Islam and the Sword.

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by Gildas the Monk on August 22, 2014

There was a prescient piece in the Sunday Times this week by Tom Holland, historian and author of, amongst other books, ‘In the Shadow of the Sword’, which charts the origins of Islam.

In the article he discussed the present predilection for beheadings by ‘Islamic militants’ and discussed the history of this particular brand of atrocity in the Middle East. He was not to know that a decent man, American journalist James Foley, would meet a similar utterly cruel and barbaric fate this week, at the hands of a young British man allegedly called ‘John’, his last moments spread all over social media.  It might have been better if ‘John’ had actually used a sword, but he used a nasty looking knife instead, I believe.

I understand that the ‘lslamic State’ and other radical groups of similar ilk enforce their will and rid lands of unbelievers in other vicious manners too, including crucifixion and cutting off their hands and feet.   

Before I express my views on the murder itself which I hope to do at a later date, I would like to explore the motivation or psychology for this kind of act. 

The first step is to understand the basic proposition of Islamic theology, and some would say that it is the reason why it is impossible to be “moderate” Muslim. 

The basic tenet is that the Quran/Koran is the exact word of God, related to the Prophet Mohammad by the Angel Gabriel in messages received and memorised by the Prophet over time. As the exact word of God it is perfect and must be obeyed completely unless a command in it was cancelled or over-ridden by a subsequent instruction or observation. This is the so called doctrine of abrogation. It also trumps any earlier Holy Books texts or instructions, such as the Gospels.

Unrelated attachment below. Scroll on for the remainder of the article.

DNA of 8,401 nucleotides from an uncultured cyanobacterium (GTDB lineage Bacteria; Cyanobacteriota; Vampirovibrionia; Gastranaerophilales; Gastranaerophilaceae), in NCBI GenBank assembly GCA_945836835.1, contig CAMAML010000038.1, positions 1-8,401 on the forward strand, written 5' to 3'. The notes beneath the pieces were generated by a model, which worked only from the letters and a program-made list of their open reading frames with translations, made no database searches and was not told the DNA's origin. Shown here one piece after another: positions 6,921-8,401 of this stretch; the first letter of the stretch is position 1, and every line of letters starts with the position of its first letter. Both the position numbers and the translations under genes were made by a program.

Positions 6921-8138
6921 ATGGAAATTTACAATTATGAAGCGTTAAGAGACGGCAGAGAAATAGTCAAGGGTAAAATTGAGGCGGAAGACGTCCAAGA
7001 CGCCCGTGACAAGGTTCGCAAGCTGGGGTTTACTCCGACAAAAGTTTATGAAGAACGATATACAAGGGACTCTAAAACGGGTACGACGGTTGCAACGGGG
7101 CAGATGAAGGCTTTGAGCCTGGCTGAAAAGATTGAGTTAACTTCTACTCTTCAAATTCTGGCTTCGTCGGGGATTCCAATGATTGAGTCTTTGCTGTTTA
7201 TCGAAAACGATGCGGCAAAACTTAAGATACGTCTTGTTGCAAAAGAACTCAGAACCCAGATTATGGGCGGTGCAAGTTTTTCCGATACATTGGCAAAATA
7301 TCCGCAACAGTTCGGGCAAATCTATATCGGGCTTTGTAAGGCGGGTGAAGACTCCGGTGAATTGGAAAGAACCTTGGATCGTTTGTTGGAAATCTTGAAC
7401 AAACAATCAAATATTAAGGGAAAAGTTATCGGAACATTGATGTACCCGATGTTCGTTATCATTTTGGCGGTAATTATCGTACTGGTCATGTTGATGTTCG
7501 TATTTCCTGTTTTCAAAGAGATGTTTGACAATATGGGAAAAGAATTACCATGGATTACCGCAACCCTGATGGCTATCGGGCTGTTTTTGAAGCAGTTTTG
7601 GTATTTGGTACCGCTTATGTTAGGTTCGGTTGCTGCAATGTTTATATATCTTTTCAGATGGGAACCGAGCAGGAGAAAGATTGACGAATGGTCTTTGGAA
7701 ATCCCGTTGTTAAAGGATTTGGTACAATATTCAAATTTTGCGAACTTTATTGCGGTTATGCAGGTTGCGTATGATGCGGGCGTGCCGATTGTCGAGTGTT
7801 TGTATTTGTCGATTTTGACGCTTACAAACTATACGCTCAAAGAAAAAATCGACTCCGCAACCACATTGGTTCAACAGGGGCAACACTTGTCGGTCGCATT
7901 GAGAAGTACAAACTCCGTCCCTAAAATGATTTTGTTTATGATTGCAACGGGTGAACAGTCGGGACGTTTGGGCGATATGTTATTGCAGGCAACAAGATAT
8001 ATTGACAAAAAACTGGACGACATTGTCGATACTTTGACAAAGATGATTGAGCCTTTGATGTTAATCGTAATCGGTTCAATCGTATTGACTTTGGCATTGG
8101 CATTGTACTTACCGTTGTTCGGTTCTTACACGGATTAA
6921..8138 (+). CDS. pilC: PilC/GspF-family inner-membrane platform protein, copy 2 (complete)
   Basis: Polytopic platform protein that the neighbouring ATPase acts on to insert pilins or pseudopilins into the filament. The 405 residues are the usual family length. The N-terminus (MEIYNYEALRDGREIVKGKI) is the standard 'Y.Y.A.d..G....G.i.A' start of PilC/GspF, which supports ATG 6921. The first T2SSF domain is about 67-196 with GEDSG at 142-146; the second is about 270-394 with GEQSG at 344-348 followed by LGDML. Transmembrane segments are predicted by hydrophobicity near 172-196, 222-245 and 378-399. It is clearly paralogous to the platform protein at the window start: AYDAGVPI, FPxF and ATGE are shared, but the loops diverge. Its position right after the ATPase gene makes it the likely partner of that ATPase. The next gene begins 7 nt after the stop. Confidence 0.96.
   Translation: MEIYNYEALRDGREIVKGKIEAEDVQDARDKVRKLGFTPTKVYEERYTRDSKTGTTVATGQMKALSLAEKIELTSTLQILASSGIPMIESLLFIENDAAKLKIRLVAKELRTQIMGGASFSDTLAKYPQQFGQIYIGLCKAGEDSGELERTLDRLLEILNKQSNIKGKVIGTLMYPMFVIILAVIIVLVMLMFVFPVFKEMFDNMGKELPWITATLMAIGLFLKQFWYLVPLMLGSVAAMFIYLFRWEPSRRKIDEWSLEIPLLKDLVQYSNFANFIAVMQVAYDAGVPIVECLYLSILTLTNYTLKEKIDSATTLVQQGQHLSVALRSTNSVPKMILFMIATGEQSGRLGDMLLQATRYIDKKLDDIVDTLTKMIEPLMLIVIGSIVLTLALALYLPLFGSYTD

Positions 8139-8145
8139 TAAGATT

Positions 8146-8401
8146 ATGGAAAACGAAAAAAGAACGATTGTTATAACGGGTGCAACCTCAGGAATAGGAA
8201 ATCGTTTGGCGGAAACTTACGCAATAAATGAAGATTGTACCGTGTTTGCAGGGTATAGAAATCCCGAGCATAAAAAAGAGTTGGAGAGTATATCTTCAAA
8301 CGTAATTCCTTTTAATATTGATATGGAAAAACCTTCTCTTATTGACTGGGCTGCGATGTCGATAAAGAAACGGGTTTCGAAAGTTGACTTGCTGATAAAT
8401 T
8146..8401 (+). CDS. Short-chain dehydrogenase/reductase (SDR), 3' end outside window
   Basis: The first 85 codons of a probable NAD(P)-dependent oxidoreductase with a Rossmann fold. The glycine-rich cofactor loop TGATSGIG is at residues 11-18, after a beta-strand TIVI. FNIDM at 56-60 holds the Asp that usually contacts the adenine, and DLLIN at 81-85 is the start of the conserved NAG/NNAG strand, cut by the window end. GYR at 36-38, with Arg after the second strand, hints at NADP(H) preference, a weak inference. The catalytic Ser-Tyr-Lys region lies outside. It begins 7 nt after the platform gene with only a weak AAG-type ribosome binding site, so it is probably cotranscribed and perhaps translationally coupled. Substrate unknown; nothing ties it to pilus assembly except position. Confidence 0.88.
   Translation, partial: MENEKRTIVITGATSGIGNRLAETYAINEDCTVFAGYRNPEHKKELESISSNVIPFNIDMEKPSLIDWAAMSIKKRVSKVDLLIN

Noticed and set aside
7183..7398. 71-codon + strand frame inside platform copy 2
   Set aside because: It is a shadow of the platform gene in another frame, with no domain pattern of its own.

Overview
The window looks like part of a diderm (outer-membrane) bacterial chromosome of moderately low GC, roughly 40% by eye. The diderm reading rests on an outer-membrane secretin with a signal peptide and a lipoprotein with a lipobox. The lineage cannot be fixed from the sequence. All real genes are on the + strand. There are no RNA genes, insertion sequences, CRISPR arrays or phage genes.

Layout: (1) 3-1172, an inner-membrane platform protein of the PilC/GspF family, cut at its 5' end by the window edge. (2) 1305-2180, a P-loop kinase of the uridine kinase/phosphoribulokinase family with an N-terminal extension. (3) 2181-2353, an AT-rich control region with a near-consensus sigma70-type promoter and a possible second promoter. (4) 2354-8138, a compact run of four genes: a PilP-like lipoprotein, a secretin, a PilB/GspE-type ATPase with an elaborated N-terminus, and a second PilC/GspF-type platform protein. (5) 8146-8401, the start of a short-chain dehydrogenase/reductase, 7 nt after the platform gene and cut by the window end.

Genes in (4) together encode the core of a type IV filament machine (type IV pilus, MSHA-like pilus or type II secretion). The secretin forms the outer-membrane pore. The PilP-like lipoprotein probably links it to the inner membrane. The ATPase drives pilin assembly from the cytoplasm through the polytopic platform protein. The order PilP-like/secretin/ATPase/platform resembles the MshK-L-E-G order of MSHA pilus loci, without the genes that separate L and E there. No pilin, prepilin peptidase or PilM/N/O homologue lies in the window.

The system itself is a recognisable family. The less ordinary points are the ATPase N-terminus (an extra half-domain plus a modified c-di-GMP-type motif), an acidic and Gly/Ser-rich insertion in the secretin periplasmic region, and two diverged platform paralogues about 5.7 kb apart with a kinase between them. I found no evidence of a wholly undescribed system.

Although the information was originally orally recorded when the book was collated in around AD 650 (the date is in dispute and some have suggested it was much, much later) the Word became flesh, so to speak. Hence the very book which contains the Word is holy, containing as is believed, the direct revelations and words of God. 

The book is collated in a strange way. It does not have a narrative story, but is rather a collection of what might be called stream of consciousness observations and instructions.  The chapters are not arranged in date order but by length, with the longest first and the shortest at the end. My understanding is that the earliest passages date from when the Prophet first began to preach his faith when he was in his home town of Mecca and he and his first followers were being persecuted by the ruling authorities, but the injunctions become more martial when he established a base in Medina and became a successful military leader.

Some of it is clear and some of it is obscure.  In addition to all of this, there are disputes about translation. It is thus a very good recipe for confusion.